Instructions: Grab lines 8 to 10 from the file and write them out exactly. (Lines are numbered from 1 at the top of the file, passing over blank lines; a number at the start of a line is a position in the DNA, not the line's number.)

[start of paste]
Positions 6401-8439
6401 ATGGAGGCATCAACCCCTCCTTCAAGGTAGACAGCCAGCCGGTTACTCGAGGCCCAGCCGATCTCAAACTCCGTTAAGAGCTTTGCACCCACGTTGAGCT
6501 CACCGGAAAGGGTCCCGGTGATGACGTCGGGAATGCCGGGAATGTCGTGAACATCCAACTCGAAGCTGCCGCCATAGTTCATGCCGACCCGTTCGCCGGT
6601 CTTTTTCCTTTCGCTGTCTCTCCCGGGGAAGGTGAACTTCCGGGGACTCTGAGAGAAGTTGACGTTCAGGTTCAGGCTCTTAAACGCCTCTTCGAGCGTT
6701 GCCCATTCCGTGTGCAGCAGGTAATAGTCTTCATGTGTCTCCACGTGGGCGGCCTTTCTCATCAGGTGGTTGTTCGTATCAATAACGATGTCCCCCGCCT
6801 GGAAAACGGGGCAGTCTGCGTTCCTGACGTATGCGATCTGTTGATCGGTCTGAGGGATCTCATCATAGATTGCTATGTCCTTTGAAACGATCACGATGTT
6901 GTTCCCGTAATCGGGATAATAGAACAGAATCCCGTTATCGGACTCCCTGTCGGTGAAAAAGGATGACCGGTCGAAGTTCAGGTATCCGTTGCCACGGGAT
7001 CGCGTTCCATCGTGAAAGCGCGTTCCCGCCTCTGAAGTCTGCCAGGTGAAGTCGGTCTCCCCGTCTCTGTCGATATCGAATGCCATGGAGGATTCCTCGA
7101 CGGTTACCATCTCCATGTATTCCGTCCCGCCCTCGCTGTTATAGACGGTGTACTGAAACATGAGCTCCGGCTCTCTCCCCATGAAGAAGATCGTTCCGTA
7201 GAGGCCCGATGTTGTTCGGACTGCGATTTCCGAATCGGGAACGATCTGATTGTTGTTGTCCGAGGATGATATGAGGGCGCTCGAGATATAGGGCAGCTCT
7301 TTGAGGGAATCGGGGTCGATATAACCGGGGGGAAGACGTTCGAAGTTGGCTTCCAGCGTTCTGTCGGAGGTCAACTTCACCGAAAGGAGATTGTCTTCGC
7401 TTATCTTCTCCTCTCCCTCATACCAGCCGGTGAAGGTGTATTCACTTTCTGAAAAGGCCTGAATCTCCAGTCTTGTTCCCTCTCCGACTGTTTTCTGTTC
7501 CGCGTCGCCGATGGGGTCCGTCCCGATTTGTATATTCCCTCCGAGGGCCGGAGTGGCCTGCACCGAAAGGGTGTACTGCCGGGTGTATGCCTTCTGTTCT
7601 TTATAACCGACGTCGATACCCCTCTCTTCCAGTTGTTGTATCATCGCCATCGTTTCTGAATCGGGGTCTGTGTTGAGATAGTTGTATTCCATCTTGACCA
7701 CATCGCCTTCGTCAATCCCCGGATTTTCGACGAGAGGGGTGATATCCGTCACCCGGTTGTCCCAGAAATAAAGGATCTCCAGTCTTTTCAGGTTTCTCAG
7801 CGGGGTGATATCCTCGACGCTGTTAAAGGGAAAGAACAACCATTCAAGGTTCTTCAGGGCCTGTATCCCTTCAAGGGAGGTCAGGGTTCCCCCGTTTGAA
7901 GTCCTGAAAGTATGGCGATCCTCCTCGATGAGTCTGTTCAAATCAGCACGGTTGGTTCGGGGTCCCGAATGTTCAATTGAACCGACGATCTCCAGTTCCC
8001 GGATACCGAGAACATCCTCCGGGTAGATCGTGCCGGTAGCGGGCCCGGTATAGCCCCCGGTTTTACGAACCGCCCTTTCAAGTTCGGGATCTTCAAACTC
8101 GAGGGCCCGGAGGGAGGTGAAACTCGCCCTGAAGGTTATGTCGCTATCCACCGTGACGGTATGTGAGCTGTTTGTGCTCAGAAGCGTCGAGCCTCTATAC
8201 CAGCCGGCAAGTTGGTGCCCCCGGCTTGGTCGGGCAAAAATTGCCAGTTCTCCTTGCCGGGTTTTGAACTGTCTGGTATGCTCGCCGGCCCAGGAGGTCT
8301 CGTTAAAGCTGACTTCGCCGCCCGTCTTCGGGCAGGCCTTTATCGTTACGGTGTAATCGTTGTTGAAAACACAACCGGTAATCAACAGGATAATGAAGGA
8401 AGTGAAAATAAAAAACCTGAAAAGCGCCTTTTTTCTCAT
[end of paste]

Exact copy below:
7001 CGCGTTCCATCGTGAAAGCGCGTTCCCGCCTCTGAAGTCTGCCAGGTGAAGTCGGTCTCCCCGTCTCTGTCGATATCGAATGCCATGGAGGATTCCTCGA
7101 CGGTTACCATCTCCATGTATTCCGTCCCGCCCTCGCTGTTATAGACGGTGTACTGAAACATGAGCTCCGGCTCTCTCCCCATGAAGAAGATCGTTCCGTA
7201 GAGGCCCGATGTTGTTCGGACTGCGATTTCCGAATCGGGAACGATCTGATTGTTGTTGTCCGAGGATGATATGAGGGCGCTCGAGATATAGGGCAGCTCT